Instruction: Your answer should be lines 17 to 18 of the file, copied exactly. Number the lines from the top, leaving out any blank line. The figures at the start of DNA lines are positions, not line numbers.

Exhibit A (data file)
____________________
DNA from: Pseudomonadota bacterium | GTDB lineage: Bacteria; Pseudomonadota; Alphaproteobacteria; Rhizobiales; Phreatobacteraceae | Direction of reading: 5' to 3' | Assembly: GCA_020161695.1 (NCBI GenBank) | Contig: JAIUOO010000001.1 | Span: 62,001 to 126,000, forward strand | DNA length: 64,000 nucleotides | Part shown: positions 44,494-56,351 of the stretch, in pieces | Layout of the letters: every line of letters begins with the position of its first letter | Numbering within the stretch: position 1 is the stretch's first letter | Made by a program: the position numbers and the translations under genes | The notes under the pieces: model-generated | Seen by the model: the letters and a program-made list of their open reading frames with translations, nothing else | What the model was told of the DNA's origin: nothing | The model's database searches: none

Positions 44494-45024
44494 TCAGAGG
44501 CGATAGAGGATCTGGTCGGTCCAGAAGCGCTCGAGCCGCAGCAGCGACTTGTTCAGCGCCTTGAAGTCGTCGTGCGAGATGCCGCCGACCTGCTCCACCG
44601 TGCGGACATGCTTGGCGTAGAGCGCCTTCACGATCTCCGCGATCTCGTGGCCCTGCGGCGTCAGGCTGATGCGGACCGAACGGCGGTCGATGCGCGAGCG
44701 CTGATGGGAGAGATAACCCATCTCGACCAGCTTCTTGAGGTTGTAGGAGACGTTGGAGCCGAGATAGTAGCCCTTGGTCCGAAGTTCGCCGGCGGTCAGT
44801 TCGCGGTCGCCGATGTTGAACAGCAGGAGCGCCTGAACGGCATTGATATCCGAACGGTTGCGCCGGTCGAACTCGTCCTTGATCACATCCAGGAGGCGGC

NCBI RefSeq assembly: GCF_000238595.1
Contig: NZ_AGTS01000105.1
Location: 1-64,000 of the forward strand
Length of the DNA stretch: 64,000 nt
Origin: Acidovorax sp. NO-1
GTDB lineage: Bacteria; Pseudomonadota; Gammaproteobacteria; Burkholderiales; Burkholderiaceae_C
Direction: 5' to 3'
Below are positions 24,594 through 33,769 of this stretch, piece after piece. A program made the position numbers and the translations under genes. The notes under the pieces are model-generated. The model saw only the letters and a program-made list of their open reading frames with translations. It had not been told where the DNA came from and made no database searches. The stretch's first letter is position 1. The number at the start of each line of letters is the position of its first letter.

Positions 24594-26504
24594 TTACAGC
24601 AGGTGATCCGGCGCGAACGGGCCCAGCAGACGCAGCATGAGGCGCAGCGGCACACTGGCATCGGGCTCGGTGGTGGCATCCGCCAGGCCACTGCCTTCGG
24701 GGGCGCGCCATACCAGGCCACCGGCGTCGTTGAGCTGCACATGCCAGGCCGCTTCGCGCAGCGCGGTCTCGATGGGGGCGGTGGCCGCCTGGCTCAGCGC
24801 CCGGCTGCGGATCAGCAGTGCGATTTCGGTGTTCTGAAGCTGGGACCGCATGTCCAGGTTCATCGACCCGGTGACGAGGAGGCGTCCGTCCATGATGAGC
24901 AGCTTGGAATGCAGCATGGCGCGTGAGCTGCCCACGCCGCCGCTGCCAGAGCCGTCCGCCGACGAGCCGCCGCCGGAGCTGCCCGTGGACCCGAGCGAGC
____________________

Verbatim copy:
24594 TTACAGC
24601 AGGTGATCCGGCGCGAACGGGCCCAGCAGACGCAGCATGAGGCGCAGCGGCACACTGGCATCGGGCTCGGTGGTGGCATCCGCCAGGCCACTGCCTTCGG